PAL gears up for direct flights to Bali

Rappler.com
Philippine Airlines is planning to mount direct flights to Ball in Indonesia starting March 2012.

MANILA, Philippines – Local carrier Philippine Airlines (PAL) is planning to mount direct flights to Bali, a popular island tourist destination in Indonesia, starting March 2012.

PAL president Jaime Bautista had told reporters that the airline has already applied for a permit to operate a new Manila-Bali route with the Philippine government, which in turn has asked Indonesia to consider.

The Indonesian government has yet to approve the request.

“There was already a technical inspection here conducted by them. Once it is issued, we will work on our marketing plan. We are looking at March to hopefully fly there,” he said.

Bautista said they consider the proposed route as a “developing market.”

The Philippines and Indonesia have existing bilateral air agreements, which set the conditions, frequency and other restrictions applicable to commercial airlines availing of the entitlements in these government-to-government negations.

If approved, Bali will be the 1st new destination of PAL for 2012, and the 2nd in Indonesia. PAL already mounts direct flights to Jakarta, the capital of Indonesia.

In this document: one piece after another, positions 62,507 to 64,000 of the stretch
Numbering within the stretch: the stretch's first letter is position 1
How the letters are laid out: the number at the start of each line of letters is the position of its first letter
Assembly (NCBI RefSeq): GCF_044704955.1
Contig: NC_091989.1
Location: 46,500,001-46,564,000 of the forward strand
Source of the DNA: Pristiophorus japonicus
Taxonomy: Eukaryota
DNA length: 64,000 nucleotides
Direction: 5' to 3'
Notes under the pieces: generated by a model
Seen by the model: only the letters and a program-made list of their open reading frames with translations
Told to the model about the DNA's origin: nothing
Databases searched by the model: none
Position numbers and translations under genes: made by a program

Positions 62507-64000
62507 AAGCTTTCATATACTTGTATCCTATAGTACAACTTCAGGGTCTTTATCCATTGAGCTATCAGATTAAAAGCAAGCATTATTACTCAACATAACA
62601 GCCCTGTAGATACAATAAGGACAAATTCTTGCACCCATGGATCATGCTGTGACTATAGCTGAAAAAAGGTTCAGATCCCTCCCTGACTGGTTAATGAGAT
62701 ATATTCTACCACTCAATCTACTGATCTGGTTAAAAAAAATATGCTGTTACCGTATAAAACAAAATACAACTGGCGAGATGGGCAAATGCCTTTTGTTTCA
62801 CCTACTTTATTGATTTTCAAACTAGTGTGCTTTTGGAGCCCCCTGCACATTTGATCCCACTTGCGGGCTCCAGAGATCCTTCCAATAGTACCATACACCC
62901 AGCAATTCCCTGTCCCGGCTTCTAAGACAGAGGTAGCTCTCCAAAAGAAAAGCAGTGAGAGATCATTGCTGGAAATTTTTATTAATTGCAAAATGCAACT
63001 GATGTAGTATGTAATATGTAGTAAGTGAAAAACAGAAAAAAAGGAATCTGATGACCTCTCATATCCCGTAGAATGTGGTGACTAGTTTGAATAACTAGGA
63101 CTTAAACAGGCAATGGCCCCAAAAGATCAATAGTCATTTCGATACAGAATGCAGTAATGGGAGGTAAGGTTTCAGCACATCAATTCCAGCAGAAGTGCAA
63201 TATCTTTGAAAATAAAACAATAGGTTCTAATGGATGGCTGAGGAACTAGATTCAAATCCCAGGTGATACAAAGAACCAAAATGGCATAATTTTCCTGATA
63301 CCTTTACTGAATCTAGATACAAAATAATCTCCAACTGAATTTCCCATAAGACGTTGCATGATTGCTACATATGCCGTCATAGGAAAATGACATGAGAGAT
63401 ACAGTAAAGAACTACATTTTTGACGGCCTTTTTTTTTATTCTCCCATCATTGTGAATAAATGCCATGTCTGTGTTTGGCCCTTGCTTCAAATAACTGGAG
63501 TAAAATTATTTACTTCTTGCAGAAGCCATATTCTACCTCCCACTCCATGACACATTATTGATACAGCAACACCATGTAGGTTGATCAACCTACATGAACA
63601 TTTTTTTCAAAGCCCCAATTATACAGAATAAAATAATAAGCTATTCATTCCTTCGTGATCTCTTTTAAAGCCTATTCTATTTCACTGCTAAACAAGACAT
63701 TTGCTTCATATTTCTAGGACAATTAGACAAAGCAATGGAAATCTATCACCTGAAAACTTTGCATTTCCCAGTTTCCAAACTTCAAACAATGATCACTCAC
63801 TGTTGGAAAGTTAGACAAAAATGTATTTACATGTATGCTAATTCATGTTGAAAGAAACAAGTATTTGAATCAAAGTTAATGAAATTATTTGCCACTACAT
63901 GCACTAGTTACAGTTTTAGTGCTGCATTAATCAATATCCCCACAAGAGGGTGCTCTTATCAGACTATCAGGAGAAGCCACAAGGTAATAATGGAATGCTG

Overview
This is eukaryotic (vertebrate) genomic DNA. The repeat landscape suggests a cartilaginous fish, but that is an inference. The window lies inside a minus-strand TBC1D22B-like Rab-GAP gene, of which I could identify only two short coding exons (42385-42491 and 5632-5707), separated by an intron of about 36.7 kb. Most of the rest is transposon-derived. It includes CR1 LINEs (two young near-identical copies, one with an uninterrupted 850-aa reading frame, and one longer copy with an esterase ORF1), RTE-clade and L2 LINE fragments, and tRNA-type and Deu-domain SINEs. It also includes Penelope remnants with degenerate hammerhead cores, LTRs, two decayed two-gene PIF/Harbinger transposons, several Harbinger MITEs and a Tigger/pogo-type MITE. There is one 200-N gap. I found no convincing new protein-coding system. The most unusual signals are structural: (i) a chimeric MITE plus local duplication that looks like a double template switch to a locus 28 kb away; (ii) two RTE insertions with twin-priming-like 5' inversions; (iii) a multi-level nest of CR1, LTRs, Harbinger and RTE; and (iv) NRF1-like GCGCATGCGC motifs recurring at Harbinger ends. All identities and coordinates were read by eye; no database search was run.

PAL plans to deploy a 150-seater Airbus A320 aircraft and mount 3x weekly flights.

PAL, which suffered $33.5 million losses in October to December 2011, has a fleet of Airbus and Boeing aircraft that are deployed to domestic and international flights.

The A320 is considered in the industry as an efficient plane for trips that are considered short-haul or within a 4-hour flight time.

PAL’s Cesar Chiong said they are eyeing to service the proposed route at night since “that’s when some of our A320s are not being utilized.”

PAL had ordered new planes in anticipation of more robust international routes. But their re-fleeting plans were shelved after the US and European Union aviation agencies have blacklisted the Philippines due to the lack of ability of the government agency in-charge to oversee and implement safety measures.

PAL was the collateral damage of these blacklistings since it was the only local airline operating the routes between the Philippines and the US. – Rappler.com

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